North Carolina Sea Grant’s Hook, Line and Science!
This month Hook, Line & Science turns two years old. Yay! During that time, posts on flounder identification, changes in shrimp abundance, and fish tagging have been the most popular on the site, but there have been many others. In fact, with this post we also celebrate our 100thnew post. Not bad, considering there have been only 107 Mondays since our launch on December 3, 2018. That’s important because we always post on Mondays.
Our goal, as scientists who specialize in marine fisheries, has been to provide saltwater anglers, in particular, and a broader audience, in general, with easy access to science-based information related to fishing and fisheries.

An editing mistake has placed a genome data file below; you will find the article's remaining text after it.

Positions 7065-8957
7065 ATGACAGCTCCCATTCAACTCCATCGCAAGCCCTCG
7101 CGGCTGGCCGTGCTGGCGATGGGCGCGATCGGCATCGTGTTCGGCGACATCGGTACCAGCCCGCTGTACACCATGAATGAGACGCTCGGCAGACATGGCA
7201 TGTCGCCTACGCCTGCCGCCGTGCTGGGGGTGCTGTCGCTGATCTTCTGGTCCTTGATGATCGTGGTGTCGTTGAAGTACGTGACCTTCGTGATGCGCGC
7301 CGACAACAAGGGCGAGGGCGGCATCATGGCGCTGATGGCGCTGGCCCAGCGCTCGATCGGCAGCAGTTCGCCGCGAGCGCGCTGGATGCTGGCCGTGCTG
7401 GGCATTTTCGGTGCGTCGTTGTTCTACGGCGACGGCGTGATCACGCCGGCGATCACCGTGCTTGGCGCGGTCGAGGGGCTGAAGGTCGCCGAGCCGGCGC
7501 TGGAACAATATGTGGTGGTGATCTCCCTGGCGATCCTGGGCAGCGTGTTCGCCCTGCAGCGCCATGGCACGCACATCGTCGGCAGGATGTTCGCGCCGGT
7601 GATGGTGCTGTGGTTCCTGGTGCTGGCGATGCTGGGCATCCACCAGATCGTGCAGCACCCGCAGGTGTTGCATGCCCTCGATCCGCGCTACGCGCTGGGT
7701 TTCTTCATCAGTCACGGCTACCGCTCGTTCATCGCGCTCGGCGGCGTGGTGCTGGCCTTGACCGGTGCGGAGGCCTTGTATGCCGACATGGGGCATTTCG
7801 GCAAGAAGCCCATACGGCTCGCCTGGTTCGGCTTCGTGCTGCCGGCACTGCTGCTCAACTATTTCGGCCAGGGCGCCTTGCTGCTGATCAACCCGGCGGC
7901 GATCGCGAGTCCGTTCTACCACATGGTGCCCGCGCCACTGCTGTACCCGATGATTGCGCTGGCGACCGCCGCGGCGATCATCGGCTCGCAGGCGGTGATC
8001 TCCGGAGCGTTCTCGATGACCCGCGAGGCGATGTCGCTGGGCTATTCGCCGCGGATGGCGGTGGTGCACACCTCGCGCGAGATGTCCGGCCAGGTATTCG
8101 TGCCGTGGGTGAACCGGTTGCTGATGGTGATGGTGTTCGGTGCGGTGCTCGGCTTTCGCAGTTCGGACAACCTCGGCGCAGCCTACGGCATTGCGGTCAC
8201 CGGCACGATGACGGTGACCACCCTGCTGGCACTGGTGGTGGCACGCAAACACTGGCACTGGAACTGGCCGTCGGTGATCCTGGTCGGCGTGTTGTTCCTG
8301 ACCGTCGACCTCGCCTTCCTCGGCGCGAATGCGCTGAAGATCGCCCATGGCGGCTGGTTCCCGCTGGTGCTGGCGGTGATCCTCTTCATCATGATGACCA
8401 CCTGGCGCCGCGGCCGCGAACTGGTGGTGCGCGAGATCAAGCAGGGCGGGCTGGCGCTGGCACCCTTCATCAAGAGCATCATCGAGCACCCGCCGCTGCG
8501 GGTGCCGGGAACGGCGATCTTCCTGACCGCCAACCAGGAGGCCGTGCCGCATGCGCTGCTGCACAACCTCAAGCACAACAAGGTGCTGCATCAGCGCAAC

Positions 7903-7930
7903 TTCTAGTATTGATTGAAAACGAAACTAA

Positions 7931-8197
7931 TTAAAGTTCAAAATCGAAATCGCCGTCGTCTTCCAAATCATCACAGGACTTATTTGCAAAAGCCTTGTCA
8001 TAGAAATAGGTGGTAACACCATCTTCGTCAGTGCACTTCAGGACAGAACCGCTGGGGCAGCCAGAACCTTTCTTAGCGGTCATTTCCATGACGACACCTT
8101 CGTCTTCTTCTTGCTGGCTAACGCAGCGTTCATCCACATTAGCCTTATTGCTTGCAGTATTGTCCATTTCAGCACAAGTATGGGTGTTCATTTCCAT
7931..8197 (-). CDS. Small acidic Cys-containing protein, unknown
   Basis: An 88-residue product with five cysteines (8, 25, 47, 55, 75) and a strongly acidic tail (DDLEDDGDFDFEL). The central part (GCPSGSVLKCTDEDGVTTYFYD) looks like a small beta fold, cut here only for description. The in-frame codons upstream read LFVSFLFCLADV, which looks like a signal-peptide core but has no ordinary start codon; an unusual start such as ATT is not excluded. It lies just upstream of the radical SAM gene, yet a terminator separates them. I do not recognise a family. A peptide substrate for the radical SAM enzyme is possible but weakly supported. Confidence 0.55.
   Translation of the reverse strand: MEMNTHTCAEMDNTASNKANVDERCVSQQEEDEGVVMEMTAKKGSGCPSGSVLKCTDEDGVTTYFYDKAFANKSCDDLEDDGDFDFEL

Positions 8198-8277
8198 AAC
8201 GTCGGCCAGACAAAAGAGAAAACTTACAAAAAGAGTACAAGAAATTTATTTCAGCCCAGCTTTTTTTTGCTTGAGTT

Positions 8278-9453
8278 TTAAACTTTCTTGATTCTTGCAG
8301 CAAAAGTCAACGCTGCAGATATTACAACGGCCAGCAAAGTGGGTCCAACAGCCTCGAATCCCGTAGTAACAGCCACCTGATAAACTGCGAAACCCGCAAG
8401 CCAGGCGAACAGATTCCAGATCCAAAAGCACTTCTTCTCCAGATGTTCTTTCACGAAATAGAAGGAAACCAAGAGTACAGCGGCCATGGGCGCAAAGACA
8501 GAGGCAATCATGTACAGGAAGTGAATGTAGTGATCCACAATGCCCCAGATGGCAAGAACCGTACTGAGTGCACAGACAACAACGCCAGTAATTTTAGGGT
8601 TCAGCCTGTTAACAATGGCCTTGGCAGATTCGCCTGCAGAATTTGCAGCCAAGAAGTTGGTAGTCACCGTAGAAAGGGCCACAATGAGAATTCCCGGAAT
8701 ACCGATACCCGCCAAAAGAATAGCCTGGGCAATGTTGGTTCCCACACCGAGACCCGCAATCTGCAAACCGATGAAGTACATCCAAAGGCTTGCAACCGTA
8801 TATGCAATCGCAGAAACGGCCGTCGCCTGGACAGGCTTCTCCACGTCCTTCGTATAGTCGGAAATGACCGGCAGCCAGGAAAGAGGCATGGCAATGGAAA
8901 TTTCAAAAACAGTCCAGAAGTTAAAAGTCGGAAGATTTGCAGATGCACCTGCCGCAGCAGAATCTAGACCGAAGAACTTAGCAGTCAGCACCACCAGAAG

And after all, science really isn’t that useful unless we all have a chance to learn about it.
Over these last 2 years, we personally have summarized a ton of different studies – and we have also recruited 29 guest authors to discuss their own work, including posts written by 14 students.
Coastal habitats are vital for the state’s important fish species, as well as for fish that migrate along the East Coast.
As always, you can find out more details about the studies and even access the original research articles through Hook, Line and Science.
Thanks for reading!
by Scott Baker
The text from Hook, Line & Science is available to reprint and republish, but only in its entirety and with this attribution: Hook, Line & Science, courtesy of Scott Baker and Sara Mirabilio, North Carolina Sea Grant. HookLineScience.com